Albrecht Dürer - Small Xilographic Passion

Private Collection

Alternate Titles:

La Pasión Pequeña de Nuestro Señor Jesucristo de Alberto Durero, Albrecht Dürer - La Piccola Passione xilografica

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Codiology

Alternate Titles

La Pasión Pequeña de Nuestro Señor Jesucristo de Alberto Durero
Albrecht Dürer - La Piccola Passione xilografica

Type
Extent / Format

38 pages / 16.0 x 12.0 cm

Origin
Date
1511
Style
Genre
Language
Artist / School

Albrecht Dürer (1471 - 1528)

Illustrations

36 engravings

Short description

The Small Xilographic Passion by Albrecht Dürer arose between 1508 and 1511 in Nuremberg. The work is concerned with the Passion of Christ the Redeemer. It contains 36 moving copperplate prints, which unfold their unbelievable impression only in black-and-white and completely without coloration.

Facsimile editions available

Description

Albrecht Dürer - Small Xilographic Passion

At the beginning of the 16th century, Albrecht Dürer, Germany’s greatest Renaissance artist, dealt with the Passion of Christ in three printed works and numerous single sheets. His three so-called “great books” were the Apocalypse, the Great Passion, and the Little Passion. The last work gets its names from its comparably small format of 127 by 98 mm. The Small Passion is a collection of 36 high-quality copperplate prints, which were not colored, but rather, their breathtaking effect comes solely from their black-white line interplay.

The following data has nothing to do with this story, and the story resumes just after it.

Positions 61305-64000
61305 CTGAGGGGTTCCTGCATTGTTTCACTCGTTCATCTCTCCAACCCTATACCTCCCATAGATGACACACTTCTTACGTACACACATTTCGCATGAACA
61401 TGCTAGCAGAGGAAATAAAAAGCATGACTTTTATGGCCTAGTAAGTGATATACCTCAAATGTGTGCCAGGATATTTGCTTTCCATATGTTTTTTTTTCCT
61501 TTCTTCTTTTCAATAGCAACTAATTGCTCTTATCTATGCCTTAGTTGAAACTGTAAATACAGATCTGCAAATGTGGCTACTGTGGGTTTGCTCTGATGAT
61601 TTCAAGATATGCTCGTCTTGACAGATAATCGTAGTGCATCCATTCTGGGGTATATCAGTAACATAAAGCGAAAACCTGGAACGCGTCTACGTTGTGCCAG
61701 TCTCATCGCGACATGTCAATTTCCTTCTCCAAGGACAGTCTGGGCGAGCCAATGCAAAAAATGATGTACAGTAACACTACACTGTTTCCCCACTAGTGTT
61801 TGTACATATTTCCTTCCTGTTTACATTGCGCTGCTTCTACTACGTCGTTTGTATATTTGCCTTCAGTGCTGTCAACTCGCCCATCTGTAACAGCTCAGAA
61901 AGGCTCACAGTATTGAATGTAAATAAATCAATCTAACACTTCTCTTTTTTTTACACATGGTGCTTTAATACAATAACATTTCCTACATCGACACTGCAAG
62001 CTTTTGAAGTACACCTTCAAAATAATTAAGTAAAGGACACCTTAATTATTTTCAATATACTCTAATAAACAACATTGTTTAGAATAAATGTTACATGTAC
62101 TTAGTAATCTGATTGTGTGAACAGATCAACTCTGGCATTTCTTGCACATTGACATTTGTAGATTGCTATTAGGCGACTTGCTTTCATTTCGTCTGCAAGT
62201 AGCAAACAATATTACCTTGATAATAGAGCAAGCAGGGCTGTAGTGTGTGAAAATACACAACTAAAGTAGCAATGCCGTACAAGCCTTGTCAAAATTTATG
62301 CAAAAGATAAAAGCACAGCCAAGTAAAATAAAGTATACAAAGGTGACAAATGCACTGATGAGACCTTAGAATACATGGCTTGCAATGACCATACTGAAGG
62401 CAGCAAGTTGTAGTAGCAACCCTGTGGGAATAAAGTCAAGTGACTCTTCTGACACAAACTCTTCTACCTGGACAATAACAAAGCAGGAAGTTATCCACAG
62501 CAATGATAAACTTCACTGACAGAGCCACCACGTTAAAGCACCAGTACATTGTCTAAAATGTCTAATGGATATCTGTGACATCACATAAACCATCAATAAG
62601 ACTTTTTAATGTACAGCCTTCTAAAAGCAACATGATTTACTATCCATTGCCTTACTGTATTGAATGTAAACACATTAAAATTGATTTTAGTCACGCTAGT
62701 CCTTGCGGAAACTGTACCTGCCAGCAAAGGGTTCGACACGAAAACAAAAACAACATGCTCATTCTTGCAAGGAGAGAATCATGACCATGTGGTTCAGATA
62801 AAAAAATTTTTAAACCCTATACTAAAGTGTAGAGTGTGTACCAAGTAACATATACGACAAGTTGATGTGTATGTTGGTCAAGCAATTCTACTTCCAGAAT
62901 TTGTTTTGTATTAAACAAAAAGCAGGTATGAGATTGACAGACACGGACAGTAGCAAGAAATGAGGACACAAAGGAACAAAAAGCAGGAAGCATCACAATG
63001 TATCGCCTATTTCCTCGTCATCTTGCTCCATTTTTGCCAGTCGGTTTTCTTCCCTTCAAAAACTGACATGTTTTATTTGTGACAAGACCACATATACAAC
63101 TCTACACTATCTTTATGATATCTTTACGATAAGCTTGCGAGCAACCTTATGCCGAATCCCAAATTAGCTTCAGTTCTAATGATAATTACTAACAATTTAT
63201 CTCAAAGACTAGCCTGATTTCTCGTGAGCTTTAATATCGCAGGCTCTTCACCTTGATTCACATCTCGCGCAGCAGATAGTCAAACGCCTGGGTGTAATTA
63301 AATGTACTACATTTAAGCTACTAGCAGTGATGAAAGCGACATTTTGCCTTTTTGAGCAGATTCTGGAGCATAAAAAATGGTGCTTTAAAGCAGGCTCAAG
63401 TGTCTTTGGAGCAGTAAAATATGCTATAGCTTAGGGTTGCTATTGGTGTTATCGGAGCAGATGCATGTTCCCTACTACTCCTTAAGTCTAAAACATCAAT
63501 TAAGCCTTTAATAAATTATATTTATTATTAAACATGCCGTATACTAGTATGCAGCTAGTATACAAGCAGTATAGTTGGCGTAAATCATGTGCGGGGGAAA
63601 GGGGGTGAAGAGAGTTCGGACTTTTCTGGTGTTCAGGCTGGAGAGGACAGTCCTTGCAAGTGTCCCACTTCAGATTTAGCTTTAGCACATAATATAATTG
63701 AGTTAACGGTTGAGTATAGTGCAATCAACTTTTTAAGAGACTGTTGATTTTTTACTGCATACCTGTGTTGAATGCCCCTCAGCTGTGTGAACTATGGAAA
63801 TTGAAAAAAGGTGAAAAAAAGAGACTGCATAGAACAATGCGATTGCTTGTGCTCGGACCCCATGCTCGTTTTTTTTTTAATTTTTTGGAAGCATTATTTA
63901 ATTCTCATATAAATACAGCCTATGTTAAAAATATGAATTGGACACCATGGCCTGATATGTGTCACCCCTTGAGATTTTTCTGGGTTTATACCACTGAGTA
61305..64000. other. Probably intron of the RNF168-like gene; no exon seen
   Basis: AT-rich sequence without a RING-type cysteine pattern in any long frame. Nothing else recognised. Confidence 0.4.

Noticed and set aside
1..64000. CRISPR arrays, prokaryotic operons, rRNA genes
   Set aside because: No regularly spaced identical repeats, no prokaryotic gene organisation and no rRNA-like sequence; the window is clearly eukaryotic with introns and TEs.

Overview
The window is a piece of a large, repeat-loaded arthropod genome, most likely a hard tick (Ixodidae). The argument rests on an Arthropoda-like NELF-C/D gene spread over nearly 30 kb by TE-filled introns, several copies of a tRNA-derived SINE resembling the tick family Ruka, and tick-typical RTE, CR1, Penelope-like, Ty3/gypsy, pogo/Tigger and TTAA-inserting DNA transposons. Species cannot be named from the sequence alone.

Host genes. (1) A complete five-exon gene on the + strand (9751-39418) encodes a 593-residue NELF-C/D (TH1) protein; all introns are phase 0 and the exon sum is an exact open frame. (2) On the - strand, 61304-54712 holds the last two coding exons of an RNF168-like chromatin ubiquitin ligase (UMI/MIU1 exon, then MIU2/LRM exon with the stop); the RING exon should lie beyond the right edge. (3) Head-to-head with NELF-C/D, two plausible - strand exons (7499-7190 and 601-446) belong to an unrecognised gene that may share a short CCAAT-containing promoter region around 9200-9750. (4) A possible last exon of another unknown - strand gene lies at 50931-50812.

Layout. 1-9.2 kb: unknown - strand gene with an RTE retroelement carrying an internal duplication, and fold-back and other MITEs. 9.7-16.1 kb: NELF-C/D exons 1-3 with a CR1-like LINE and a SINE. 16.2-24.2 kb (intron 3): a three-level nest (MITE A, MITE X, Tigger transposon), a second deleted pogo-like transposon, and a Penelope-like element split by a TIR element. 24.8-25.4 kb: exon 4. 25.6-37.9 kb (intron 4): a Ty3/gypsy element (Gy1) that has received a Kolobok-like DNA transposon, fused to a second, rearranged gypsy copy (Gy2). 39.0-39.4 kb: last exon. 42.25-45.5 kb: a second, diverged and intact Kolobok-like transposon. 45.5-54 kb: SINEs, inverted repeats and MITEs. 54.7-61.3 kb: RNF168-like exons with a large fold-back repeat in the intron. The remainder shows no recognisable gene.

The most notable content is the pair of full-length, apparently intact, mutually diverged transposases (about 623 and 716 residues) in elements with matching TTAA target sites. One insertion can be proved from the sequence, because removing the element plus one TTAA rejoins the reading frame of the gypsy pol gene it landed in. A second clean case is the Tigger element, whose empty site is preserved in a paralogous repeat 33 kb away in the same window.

Passion – A Christian Term

The work “Passion” is typically understood to mean those physical and spiritual sufferings, which Christ endured in the last days of his earthly life. This theme was especially popular in Germany in 15th and 16th centuries. The church used pictures to tell of the last days in the life of Christ because the majority of the population could neither read nor write. Already in the Middle Ages, a specific iconography of the tale of woe was already elaborated, which was easily recognizable. Albrecht Dürer, as he dedicated himself to the Passion theme, appended his personal and unmistakable additions to the traditional representational motifs.

A jewel of German Renaissance Art

The Small Passion contains true masterworks of the great painter, Dürer, which are not to be found in any other graphic collection of the artist. For example, counted among them is the moving scene of the Agony in the Garden of Gethsemane with the mournful Disciples of Christ. Dürer’s engravings enjoyed great popularity in the 16th century and inspired numerous painters and illuminators from across Europe. The famous Belgian artist Simon Bening presented a few miniatures in his Golf Book of Hours that are clearly oriented on scenes from the Small Passion. The precious book treasure was made by Dürer in his home city of Nuremberg and is found today in the private “Puschkin” collection.

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